Retirement Planning Tips for Millennials

Published July 26, 2017
Getting ahead of retirement planning can help you achieve your goals sooner. Our retirement planning tips for millennials give quick and easy suggestions for people in their 20s and 30s. One thing to be most aware of: retirement is more complicated without a pension.
  • First retirement planning tip for millennials: having simple and clear goals make it far more likely that you’ll achieve them
  • Also, starting to save at an earlier age can help you reach your estimated retirement time horizon sooner
  • Lastly, retirement planning for millennials is harder since you don’t have pensions; here’s what to do about it

Retirement is years away, so why should you start planning and saving for it now?

Simply put, in order to prepare for the future, it’s important to start planning and saving now so you can easily achieve your retirement goals. By starting early you can maximize how effectively you’re managing your goals and when you need to adjust them.

And, even though you have time on your side, retirement planning for millennials is actually harder than it was a generation ago when everyone had pensions. So, you’ll need to be even more responsible than your parents were. Here are our retirement planning tips for millennials:

Retirement Planning Tips for Millennials

Below is a quick to-do list for what your goals should be leading up to retirement.

  1. Begin saving at least 10% of your salary – though if you can scrape 15% together that’s even better. If you’re not saving regularly, you’re missing out on tax incentives and the power of compounding interest.
  2. Look into employer plans, like a 401(k) or something similar. That’s the best place to start when it comes to saving. If your employer doesn’t offer some sort of workplace plan, consider a traditional or Roth IRA and contribute the maximum. Company matches and tax-deferred vehicles are a great foundation of retirement planning.
  3. Find a simple and low-cost investment plan. A simple, streamlined investment portfolio is easier to manage and less likely to yield major problems. All you need is a diverse, low-cost mix of stocks and bonds (usually via index funds) that line up with your risk aversion and your investment timeline. In your 20s and 30s that mix will probably look something like 80-100% in stocks and 0-20% in bonds.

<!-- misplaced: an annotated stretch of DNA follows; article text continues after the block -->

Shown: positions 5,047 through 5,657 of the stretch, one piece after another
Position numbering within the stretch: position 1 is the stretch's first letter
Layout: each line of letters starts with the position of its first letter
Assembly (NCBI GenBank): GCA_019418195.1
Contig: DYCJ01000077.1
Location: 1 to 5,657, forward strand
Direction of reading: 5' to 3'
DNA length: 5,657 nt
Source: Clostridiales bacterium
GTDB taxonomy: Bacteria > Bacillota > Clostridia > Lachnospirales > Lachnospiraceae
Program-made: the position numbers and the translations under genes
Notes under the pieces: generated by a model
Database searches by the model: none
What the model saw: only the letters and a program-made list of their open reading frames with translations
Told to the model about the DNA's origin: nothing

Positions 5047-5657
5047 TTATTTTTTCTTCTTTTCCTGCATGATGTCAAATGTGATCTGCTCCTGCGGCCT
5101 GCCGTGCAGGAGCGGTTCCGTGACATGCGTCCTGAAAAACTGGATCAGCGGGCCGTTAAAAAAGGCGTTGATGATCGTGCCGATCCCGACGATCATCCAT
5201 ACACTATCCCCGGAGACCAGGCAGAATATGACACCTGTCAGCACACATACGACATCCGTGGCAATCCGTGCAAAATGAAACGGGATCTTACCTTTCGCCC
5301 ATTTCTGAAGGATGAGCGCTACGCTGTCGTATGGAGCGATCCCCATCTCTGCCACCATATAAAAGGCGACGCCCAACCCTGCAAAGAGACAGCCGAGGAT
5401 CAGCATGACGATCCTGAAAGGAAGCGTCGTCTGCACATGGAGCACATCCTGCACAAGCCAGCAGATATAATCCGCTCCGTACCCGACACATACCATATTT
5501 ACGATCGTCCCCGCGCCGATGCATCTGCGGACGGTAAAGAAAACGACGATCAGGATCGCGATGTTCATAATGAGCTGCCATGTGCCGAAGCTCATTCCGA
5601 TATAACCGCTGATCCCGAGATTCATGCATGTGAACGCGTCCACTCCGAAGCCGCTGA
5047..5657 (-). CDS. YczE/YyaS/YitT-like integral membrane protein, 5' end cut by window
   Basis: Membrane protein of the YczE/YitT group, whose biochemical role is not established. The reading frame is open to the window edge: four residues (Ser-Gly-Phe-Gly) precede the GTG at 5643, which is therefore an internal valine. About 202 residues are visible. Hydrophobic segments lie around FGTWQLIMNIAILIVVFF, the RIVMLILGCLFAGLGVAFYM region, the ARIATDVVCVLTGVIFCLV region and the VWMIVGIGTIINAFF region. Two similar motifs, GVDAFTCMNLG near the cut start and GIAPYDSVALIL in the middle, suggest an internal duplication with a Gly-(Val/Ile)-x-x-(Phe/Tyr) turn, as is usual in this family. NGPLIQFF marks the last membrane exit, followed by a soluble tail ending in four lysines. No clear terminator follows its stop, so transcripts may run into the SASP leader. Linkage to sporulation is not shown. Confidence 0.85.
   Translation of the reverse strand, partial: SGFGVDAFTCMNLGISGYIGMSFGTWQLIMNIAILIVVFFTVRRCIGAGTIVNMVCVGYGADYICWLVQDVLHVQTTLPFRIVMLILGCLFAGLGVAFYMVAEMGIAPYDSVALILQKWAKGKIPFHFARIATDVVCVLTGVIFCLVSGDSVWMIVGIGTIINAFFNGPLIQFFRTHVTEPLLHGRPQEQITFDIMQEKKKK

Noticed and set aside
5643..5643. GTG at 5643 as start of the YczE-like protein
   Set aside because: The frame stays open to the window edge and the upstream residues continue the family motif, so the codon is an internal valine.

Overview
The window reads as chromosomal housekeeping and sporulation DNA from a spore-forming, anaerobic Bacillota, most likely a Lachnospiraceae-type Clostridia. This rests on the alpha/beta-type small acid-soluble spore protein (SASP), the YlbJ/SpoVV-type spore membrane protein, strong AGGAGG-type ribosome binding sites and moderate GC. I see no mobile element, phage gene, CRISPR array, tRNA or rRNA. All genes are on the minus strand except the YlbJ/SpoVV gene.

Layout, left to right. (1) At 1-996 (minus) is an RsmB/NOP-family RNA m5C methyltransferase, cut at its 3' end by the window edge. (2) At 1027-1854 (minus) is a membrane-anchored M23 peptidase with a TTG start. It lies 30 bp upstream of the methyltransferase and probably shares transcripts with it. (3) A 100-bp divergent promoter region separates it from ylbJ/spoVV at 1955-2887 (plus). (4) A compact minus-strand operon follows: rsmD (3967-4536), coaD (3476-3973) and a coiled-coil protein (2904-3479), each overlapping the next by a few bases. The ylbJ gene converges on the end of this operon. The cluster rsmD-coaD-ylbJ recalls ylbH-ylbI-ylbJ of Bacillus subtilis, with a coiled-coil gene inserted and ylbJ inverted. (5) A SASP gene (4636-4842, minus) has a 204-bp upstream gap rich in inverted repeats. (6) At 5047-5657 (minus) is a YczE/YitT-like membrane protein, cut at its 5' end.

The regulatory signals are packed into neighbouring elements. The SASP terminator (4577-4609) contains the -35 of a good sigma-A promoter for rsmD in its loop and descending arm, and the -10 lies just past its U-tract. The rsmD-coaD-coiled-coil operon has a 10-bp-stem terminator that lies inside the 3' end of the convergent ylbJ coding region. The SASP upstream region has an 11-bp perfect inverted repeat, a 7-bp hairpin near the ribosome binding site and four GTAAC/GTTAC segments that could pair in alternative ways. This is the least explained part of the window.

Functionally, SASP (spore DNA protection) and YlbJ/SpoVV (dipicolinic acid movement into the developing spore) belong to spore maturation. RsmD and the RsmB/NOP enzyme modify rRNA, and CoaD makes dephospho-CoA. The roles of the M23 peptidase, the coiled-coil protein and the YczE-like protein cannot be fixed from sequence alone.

4. Relax a bit! If you’re saving regularly and investing simply and smartly, then you’re doing your part for these decades. All you’ve got to do is check in from time to time and keep an eye on your progress.

The Three-Legged Stool

The old retirement adage says that we should use the three-legged stool approach to prepare for retirement:

  1. Social Security – This is the government’s retirement plan for us. As long as you’re working and paying taxes, you’re earning Social Security credits. When you retire, you’ll start receiving monthly Social Security income that will continue for as long as you’re alive. Click here to learn more about Social Security.
  2. Pensions – This is the form employer retirement plans used to take. They provided a steady monthly paycheck no matter what happened in the market and no matter how long you lived. Because Social Security only covers, on average, 40% of one’s retirement expenses, people leaned on pensions for the rest.
  3. Personal Savings – So that you have access to money outside of, and beyond, monthly Social Security and pension checks, you need to save on your own. This money is generally invested differently to serve two purposes. First, money invested in liquid money market or savings accounts provides a cushion and access to extra cash in case of emergency. Second, money beyond that can be invested in the market for a high potential return. This is the money you’re comfortable losing.

The Broken Leg: Pensions

The problem today is that the second leg of the three-legged stool is wobbly or gone. Instead of offering pensions, employers are providing 401(k)s and matching contributions, which helps with the third stool.

At Blueprint Income, we exist to fix the broken stool. Our Personal Pension (an account of annuities) provides guaranteed retirement income like employer pensions used to, but this time it’s backed by insurers.

Here you can see what contributing to a Personal Pension will guarantee you in retirement income. After just a few years in retirement, you’ll have recouped your initial investment, and the rest will be profit.

You can continue with the enrollment process on your own or fill out the information to have one of our specialists follow up with you by starting with the Personal Pension Builder, where you’ll be able to set a goal for how to grow your pension over time. Note that all future contributions are optional, but it’s always great to have a goal.

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Nimish Shukla

Nimish Shukla

Financial Planning Professional

Nimish has spoken with thousands of customers about retirement spending. As a CFA Charterholder and licensed fixed annuity producer he values the importance of building an income stream for retirement. In addition to his work at Blueprint Income he is also a regular contributor to Nerdwallet.